Share your personal story about why you too will not rest until this job is done.

http://my.barackobama.com/HealthCareStory

Last November, the American people sent Washington a clear mandate for change. But when the polls close, the true work of citizenship begins. That's what Organizing for America is all about. Now, in these crucial moments, your voice once again has extraordinary power. I'm counting on you to use it.

Thank you,

President Barack Obama

Speaking of Starbucks...

This just in from Robert Greenwald's "BraveNewFilms."

Wednesday night

No gym tonight. I want to hear what the doctor says about the shoulder (sometime tomorrow, I hope). I don't want to exacerbate whatever it is. (Nap helped. I lay on my back the whole time.) It only hurts when I try to raise my arm. (Putting on and taking off shirts is a bitch.)

A couple of people in my department had something similar to what I have. They went to the doctor and the doctor injected cortisone into the joint, and their condition improved. Sounds good to me. Fortunately I'm able to do my job. Now watch them want to replace the joint in my shoulder.

So the Senate voted (overwhelmingly) not to fund the closing of the military prison at Guantanamo, created by Bush. Are people really afraid of having terrorists transferred to our prisons? As Dibgy and Rachel Maddow pointed out today, imprisonment is one of the things we do best here in the U.S. I saw tonight on Keith Olbermann that they have plenty of room at a new prison in Montana. See this also.

(I lived in Montana for a couple of years and had a great experience. I followed my first partner there after we met at FSU.) (It was his idea.)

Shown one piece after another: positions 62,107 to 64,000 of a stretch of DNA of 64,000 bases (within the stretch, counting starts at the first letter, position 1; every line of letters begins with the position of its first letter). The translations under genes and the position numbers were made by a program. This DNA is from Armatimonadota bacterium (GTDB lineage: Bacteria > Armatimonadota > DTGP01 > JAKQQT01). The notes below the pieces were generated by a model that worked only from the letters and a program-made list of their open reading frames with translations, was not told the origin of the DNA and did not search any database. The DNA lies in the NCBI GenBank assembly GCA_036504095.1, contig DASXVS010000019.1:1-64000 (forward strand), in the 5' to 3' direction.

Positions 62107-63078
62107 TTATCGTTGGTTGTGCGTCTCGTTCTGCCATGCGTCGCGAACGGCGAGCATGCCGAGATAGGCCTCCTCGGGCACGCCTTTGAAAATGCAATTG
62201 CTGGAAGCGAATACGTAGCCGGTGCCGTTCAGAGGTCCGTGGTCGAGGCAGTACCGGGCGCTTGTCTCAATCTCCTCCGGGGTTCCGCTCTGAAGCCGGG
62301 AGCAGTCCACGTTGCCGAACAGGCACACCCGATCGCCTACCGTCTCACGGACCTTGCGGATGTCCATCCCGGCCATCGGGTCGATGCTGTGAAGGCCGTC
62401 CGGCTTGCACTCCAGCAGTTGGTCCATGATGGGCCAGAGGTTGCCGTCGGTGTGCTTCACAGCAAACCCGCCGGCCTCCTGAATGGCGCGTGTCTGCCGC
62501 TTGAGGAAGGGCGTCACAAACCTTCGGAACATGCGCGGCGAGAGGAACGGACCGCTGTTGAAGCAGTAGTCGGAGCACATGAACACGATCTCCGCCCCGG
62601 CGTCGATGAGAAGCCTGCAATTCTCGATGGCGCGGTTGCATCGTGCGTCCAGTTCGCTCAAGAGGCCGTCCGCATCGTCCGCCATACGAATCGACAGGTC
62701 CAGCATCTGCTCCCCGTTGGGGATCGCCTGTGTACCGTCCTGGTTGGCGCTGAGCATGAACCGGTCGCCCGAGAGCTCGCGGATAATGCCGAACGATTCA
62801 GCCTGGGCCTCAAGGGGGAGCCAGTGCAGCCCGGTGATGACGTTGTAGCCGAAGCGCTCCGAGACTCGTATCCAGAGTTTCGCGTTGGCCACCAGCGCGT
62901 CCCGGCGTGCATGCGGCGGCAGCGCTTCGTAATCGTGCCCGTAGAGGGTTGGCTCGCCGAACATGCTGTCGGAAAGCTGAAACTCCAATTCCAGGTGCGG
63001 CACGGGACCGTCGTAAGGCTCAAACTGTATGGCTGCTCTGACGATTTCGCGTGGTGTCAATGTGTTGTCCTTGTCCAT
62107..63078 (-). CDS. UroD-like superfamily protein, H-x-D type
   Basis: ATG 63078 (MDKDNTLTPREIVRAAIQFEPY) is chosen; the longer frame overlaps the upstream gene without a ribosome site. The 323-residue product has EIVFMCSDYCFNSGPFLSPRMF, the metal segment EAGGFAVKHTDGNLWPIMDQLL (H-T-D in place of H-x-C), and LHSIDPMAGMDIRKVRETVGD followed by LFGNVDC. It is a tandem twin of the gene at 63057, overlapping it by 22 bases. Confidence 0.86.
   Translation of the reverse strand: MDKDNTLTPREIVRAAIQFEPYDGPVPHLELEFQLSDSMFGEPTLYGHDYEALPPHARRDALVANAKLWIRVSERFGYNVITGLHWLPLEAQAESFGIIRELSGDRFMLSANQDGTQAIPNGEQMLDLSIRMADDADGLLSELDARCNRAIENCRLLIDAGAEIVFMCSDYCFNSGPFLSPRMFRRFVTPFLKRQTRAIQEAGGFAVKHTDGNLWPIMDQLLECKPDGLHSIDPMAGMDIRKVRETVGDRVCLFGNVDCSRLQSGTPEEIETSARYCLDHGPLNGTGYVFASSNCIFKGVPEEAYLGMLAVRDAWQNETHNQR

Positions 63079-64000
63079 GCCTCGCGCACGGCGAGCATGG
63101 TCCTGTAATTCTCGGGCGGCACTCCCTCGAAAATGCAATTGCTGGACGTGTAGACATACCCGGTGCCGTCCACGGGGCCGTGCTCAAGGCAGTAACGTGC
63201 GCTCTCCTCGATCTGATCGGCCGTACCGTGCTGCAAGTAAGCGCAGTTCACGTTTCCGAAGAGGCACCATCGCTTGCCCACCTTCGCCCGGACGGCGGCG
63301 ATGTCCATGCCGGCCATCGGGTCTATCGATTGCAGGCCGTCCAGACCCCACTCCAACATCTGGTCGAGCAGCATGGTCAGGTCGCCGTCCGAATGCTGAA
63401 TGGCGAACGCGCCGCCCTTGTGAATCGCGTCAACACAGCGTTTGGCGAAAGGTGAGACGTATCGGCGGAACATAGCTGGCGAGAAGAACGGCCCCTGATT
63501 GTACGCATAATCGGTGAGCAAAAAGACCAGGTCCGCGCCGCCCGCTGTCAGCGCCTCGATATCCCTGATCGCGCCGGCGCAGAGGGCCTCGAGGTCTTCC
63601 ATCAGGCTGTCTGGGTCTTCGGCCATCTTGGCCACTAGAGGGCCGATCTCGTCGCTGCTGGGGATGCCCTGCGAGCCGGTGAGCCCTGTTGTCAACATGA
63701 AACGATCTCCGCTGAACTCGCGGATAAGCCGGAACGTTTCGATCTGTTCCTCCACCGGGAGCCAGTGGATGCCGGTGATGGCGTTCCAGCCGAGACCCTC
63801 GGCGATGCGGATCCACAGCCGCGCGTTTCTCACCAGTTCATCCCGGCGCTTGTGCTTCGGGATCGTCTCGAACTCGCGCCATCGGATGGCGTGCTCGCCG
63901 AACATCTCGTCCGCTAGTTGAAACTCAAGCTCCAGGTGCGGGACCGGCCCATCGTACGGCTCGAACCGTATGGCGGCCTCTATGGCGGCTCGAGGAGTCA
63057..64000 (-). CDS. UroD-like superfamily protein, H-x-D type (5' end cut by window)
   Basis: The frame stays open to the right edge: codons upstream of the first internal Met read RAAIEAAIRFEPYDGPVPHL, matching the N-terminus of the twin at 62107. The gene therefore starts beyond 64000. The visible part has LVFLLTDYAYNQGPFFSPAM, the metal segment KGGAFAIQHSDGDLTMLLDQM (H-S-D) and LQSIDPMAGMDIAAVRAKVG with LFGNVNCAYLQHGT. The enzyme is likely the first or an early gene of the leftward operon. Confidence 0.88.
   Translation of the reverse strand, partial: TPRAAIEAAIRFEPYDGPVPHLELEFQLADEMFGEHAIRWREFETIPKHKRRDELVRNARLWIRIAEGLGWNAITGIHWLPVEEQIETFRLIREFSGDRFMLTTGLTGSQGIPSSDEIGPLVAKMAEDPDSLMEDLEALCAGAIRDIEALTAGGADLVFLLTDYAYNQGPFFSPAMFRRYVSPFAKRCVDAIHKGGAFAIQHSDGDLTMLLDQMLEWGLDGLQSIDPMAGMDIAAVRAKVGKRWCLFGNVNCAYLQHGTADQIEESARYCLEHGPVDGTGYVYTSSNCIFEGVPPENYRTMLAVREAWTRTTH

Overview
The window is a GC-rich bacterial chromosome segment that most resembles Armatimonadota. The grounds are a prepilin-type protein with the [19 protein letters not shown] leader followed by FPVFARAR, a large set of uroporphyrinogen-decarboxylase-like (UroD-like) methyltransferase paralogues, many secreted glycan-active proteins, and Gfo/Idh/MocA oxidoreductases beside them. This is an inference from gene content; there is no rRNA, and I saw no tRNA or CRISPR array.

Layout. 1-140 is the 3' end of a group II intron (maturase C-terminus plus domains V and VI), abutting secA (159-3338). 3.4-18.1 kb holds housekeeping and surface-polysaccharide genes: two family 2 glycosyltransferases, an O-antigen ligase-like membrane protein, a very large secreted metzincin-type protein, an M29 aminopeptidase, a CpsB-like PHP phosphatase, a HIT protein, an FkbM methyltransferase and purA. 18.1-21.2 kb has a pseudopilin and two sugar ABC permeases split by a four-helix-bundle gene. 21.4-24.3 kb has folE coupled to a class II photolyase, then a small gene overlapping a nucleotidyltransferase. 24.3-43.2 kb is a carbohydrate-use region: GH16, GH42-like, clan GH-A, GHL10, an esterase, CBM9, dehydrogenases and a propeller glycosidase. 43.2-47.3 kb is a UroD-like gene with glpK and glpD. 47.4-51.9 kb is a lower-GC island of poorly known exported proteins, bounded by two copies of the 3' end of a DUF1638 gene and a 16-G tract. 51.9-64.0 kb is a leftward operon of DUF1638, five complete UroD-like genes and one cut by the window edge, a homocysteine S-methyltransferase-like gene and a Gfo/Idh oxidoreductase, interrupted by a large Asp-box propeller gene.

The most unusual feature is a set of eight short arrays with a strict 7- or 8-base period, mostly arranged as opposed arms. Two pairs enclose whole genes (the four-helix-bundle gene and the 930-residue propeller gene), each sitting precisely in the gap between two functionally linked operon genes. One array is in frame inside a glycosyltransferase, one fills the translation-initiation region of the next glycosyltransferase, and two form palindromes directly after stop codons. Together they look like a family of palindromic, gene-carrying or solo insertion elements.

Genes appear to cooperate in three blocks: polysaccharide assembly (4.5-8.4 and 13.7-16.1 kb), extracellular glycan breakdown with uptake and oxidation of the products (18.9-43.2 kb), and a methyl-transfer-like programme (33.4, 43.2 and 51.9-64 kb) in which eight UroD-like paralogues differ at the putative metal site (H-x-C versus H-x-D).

Wednesday evening

Shoulder still hurts like hell. Today I got a referral from my doctor to an orthopedic surgeon. I called their office and explained the situation, and the receptionist said I could probably get an appointment for tomorrow. (The office is at the Miami Heart Institute.) She said the computers were down, however, and asked me to call back in an hour. I called back and computers were still down. She again said to call back in an hour, and the computers were still down. Then she said to call back in half an hour. When I did, the office was closed. I'll call first thing in the morning.

Just took some aspirin and will try to take a nap.

Tuesday, May 19, 2009

Tuesday night

This afternoon I did something to my left shoulder (the bad one)--maybe I wrenched it while I was stretching, or something--and now it hurts like hell. I hope it's better when I wake up in the morning. (Didn't get a nap since I worked late.) It's throbbing. It hurts too much to blog (almost). I may end up going to a doctor about it (which I'd considered already)--it's that bad. It had been improving over the past year and a half, with new mattress, pillows, etc., but something really bad happened today. Maybe the pain can be relieved with some kind of shot. Who knows.

"The Stagers" was good. Another new one.

Got my car washed tonight in the driving rain while I was at the store and then Starbucks, sitting under the overhang with my magazine and my tea. It needed it. Looks good. It sits in the garage most of the time collecting dust.

'Credit Card Restrictions Close to Enactment'

From The Washington Post here. I saw this at Salon earlier. This is the original lede paragraph. New lede paragraph follows. (Actually, on closer look, the entire story was redone.) (Original title: "Senate passes credit card crackdown".)

Original:
The Senate today overwhelmingly passed a bill that would sharply curtail credit card issuers' ability to raise interest rates and charge fees, taking a critical step in reforming an industry that has gone largely unregulated for decades.